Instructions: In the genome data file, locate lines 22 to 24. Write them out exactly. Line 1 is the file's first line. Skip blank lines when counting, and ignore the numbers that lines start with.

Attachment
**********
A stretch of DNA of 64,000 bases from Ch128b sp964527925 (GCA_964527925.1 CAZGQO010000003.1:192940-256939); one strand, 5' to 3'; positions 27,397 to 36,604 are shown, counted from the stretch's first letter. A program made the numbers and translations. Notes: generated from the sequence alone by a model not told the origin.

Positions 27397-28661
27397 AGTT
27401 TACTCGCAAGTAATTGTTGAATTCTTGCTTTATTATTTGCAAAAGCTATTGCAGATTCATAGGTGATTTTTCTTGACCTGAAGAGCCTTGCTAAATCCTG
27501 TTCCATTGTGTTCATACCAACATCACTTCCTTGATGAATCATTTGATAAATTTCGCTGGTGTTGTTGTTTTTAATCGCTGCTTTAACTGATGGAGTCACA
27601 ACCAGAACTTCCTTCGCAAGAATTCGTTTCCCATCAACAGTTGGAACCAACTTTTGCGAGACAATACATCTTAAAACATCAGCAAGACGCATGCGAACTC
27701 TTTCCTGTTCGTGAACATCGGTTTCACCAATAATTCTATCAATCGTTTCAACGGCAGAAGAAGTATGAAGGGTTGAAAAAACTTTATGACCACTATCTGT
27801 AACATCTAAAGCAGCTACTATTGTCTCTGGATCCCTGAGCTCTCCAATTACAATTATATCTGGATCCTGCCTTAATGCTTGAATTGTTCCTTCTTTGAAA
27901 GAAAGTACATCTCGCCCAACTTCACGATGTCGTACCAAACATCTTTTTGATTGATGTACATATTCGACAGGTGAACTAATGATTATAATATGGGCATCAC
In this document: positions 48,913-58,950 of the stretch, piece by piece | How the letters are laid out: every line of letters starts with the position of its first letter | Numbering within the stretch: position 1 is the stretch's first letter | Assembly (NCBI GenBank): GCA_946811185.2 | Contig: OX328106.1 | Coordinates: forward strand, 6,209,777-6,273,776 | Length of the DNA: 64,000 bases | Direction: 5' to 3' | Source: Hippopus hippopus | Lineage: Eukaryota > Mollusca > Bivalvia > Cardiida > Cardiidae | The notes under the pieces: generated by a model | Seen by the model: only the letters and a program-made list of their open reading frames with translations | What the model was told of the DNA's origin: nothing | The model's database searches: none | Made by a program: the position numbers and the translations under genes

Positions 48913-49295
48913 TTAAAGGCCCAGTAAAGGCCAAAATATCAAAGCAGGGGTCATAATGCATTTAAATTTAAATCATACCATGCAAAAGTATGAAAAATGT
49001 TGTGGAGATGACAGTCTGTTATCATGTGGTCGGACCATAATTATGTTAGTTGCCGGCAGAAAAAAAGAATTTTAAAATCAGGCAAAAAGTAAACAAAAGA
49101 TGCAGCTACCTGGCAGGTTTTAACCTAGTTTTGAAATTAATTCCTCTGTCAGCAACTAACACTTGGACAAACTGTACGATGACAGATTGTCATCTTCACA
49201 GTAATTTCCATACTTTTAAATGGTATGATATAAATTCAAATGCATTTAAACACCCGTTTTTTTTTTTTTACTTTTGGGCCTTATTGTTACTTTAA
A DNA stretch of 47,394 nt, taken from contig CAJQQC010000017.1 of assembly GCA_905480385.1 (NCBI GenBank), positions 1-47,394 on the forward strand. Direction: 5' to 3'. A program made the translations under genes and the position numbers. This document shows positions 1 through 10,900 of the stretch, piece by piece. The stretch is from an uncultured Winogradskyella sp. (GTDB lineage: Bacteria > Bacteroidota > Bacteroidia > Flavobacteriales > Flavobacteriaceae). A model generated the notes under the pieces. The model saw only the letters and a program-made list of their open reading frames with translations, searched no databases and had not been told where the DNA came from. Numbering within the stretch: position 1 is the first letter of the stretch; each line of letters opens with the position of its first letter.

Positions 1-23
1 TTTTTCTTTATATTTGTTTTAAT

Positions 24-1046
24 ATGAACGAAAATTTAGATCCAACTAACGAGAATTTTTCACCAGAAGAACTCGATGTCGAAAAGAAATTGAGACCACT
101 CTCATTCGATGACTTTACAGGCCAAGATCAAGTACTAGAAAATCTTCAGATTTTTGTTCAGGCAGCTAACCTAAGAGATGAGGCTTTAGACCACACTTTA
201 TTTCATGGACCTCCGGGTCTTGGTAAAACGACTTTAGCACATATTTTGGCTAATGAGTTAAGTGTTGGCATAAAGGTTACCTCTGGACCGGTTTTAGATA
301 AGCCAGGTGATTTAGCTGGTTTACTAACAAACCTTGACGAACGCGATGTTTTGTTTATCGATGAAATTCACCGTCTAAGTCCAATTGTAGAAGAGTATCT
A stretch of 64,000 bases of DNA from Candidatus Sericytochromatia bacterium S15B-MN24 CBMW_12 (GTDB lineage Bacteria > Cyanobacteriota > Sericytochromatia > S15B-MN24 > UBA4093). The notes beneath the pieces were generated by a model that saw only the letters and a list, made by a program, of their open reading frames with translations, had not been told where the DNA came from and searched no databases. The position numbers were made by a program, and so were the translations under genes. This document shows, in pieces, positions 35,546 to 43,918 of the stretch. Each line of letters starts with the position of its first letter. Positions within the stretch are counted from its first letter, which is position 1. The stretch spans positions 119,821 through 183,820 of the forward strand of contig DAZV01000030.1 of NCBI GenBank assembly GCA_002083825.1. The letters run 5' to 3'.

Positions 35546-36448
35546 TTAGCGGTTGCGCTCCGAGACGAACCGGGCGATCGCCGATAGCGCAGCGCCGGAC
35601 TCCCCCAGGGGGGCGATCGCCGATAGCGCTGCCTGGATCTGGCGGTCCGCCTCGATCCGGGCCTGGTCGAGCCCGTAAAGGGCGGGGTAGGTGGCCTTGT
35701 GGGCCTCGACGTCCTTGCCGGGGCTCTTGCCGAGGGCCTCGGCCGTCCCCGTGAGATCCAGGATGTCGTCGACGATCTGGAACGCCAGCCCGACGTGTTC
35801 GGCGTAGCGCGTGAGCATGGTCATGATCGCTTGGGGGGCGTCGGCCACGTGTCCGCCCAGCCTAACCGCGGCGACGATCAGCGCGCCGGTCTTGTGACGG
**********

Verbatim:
201 TTTCATGGACCTCCGGGTCTTGGTAAAACGACTTTAGCACATATTTTGGCTAATGAGTTAAGTGTTGGCATAAAGGTTACCTCTGGACCGGTTTTAGATA
301 AGCCAGGTGATTTAGCTGGTTTACTAACAAACCTTGACGAACGCGATGTTTTGTTTATCGATGAAATTCACCGTCTAAGTCCAATTGTAGAAGAGTATCT
A stretch of 64,000 bases of DNA from Candidatus Sericytochromatia bacterium S15B-MN24 CBMW_12 (GTDB lineage Bacteria > Cyanobacteriota > Sericytochromatia > S15B-MN24 > UBA4093). The notes beneath the pieces were generated by a model that saw only the letters and a list, made by a program, of their open reading frames with translations, had not been told where the DNA came from and searched no databases. The position numbers were made by a program, and so were the translations under genes. This document shows, in pieces, positions 35,546 to 43,918 of the stretch. Each line of letters starts with the position of its first letter. Positions within the stretch are counted from its first letter, which is position 1. The stretch spans positions 119,821 through 183,820 of the forward strand of contig DAZV01000030.1 of NCBI GenBank assembly GCA_002083825.1. The letters run 5' to 3'.